Because it is better than all but one entry in the “gay cinema” pantheon of the past twenty years, and quite frankly “gay cinema” is grateful.

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Dylan Bradford

The Sundance Film Festival's 6 head programmers have acknowledged that they do not in fact watch the over 10,000 film submissions, and that they hire "someone" else, ( 30 to 40) other people to screen them before they are passed along ( in their own words) so why don't they divulge the information as to the qualifications of these people? Why would any serious filmmaker feel comfortable about the fairness and spend 65.00 or 75.00 to simply let anyone look at their film? Would you "pay someone from craigslist" for instance and say, I will give you money to let you look at my film and tell me what you think.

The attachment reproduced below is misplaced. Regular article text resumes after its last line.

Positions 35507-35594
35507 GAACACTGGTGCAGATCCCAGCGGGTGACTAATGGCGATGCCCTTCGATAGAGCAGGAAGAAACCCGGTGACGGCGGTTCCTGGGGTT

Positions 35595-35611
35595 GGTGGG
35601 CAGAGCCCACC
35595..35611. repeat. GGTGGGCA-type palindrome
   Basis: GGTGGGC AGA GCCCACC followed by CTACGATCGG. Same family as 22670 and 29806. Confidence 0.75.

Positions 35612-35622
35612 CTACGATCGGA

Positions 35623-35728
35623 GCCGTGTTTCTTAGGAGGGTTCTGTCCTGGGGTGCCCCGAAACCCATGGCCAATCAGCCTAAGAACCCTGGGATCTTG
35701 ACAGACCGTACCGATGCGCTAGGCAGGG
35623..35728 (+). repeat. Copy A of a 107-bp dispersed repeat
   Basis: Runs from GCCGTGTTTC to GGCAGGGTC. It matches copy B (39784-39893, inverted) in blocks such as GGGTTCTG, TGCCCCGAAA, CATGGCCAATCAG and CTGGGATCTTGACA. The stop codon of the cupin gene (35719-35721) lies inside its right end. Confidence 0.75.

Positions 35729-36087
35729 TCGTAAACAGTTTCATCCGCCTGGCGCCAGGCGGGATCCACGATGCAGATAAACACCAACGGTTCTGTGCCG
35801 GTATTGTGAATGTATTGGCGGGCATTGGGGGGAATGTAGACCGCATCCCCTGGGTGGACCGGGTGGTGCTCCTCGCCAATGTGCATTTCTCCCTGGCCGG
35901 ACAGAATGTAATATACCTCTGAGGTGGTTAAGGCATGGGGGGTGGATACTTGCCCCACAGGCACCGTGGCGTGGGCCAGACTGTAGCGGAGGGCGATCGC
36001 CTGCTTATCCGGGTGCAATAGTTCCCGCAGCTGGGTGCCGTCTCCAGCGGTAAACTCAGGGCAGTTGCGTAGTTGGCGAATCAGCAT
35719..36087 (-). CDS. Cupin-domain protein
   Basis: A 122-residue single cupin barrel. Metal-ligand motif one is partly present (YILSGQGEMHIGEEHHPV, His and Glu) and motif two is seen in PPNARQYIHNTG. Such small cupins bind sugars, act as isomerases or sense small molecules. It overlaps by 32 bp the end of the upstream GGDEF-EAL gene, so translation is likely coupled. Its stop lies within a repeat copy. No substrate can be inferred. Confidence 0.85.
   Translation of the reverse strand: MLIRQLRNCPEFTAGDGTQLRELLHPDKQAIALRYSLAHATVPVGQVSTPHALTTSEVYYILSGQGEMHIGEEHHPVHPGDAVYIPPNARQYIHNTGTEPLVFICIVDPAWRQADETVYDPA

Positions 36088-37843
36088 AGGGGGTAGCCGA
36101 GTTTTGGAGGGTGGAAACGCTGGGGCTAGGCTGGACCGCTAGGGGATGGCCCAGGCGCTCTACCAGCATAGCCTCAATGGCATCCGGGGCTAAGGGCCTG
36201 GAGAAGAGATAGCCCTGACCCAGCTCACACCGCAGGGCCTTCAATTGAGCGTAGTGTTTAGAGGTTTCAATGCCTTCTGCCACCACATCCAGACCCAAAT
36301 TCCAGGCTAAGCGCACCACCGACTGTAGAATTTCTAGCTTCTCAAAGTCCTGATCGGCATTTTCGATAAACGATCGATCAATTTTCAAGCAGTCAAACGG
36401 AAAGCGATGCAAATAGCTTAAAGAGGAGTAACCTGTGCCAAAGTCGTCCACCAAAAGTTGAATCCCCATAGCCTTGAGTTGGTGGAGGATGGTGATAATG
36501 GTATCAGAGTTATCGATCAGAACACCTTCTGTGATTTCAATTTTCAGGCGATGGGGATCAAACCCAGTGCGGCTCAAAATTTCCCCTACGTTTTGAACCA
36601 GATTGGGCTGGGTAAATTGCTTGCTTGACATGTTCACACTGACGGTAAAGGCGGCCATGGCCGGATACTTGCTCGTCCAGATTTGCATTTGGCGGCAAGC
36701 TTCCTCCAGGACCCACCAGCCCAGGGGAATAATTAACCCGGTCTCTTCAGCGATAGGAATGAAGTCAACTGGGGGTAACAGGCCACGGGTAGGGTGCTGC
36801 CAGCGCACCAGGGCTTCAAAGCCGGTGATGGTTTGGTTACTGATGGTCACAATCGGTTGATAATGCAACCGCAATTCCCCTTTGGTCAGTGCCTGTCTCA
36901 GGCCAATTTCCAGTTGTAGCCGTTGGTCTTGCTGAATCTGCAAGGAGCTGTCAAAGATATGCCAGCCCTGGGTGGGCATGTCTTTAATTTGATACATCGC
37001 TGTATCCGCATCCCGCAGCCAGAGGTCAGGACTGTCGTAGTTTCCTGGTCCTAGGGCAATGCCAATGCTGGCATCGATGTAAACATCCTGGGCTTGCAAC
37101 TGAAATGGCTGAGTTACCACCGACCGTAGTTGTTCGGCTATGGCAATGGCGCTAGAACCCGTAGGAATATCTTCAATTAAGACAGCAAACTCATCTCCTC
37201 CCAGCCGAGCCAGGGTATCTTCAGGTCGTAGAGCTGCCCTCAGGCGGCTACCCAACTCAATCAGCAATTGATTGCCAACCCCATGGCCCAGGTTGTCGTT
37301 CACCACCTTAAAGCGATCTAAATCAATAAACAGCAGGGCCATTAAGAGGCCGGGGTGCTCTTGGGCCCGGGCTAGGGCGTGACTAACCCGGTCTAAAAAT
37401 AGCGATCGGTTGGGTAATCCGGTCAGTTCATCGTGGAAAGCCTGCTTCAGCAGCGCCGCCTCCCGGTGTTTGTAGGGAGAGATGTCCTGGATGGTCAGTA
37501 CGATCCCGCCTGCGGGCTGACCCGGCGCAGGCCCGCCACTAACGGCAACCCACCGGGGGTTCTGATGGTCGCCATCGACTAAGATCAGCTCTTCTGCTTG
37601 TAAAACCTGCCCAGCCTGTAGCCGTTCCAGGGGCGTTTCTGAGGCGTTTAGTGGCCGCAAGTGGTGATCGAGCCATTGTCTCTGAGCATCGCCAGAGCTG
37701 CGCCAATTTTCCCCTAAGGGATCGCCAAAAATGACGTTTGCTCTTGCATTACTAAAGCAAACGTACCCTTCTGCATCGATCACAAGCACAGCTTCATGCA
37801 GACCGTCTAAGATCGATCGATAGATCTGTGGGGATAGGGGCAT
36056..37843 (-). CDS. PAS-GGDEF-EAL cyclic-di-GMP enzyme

This is about as ludicrous as stupidity can get, but Sundance operates as do other film festivals off of desperation, and John Cooper doesn't care about watching these films, he is out and about traveling the globe looking at films from other festivals, he does NOT watch the films.
Sundance films are not independent, its who you know, not what you know or what you have made, they could care less and there is proof of that being made into a film that reveals the corporate corruption including interviews with those who worked at Sundance and behind the scenes. The movie is called "Scam Fest" and this film will open filmmakers eyes to what really happens to their films, and money. John Cooper, Shari Frilot, Jill Miller, Keri Putnam and all the rest of them are sold out and corrupt people, they have no talent, never made a film, have no qualifications other then to sit in a chair and push around paper and distribute money, and all the while Robert Redford does nothing, he simply states his usual rhetoric, "We support filmmakers" he is like a wind up doll.